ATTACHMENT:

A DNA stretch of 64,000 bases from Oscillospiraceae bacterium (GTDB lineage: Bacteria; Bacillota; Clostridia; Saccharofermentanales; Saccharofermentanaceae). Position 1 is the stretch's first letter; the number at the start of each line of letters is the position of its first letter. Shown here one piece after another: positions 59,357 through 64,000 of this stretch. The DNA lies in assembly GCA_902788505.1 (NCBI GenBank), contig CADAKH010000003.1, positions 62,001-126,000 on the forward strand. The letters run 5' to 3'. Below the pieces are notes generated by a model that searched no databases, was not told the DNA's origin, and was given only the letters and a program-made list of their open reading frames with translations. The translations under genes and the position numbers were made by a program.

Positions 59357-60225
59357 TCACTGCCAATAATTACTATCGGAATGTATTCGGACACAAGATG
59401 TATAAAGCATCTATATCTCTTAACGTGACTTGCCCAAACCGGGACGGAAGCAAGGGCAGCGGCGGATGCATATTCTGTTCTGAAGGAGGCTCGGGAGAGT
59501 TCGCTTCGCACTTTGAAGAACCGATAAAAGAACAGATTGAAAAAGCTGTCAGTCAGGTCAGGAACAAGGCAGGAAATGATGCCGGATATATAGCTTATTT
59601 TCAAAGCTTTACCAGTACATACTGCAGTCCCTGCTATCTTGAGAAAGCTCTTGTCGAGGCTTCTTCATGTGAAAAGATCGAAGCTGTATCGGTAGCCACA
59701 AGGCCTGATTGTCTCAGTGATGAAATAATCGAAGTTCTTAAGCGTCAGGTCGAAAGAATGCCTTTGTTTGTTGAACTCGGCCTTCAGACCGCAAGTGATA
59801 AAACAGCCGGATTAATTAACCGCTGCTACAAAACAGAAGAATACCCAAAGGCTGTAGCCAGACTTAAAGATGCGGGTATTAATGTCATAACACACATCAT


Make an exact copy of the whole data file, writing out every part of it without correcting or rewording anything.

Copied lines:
A DNA stretch of 64,000 bases from Oscillospiraceae bacterium (GTDB lineage: Bacteria; Bacillota; Clostridia; Saccharofermentanales; Saccharofermentanaceae). Position 1 is the stretch's first letter; the number at the start of each line of letters is the position of its first letter. Shown here one piece after another: positions 59,357 through 64,000 of this stretch. The DNA lies in assembly GCA_902788505.1 (NCBI GenBank), contig CADAKH010000003.1, positions 62,001-126,000 on the forward strand. The letters run 5' to 3'. Below the pieces are notes generated by a model that searched no databases, was not told the DNA's origin, and was given only the letters and a program-made list of their open reading frames with translations. The translations under genes and the position numbers were made by a program.

Positions 59357-60225
59357 TCACTGCCAATAATTACTATCGGAATGTATTCGGACACAAGATG
59401 TATAAAGCATCTATATCTCTTAACGTGACTTGCCCAAACCGGGACGGAAGCAAGGGCAGCGGCGGATGCATATTCTGTTCTGAAGGAGGCTCGGGAGAGT
59501 TCGCTTCGCACTTTGAAGAACCGATAAAAGAACAGATTGAAAAAGCTGTCAGTCAGGTCAGGAACAAGGCAGGAAATGATGCCGGATATATAGCTTATTT
59601 TCAAAGCTTTACCAGTACATACTGCAGTCCCTGCTATCTTGAGAAAGCTCTTGTCGAGGCTTCTTCATGTGAAAAGATCGAAGCTGTATCGGTAGCCACA
59701 AGGCCTGATTGTCTCAGTGATGAAATAATCGAAGTTCTTAAGCGTCAGGTCGAAAGAATGCCTTTGTTTGTTGAACTCGGCCTTCAGACCGCAAGTGATA
59801 AAACAGCCGGATTAATTAACCGCTGCTACAAAACAGAAGAATACCCAAAGGCTGTAGCCAGACTTAAAGATGCGGGTATTAATGTCATAACACACATCAT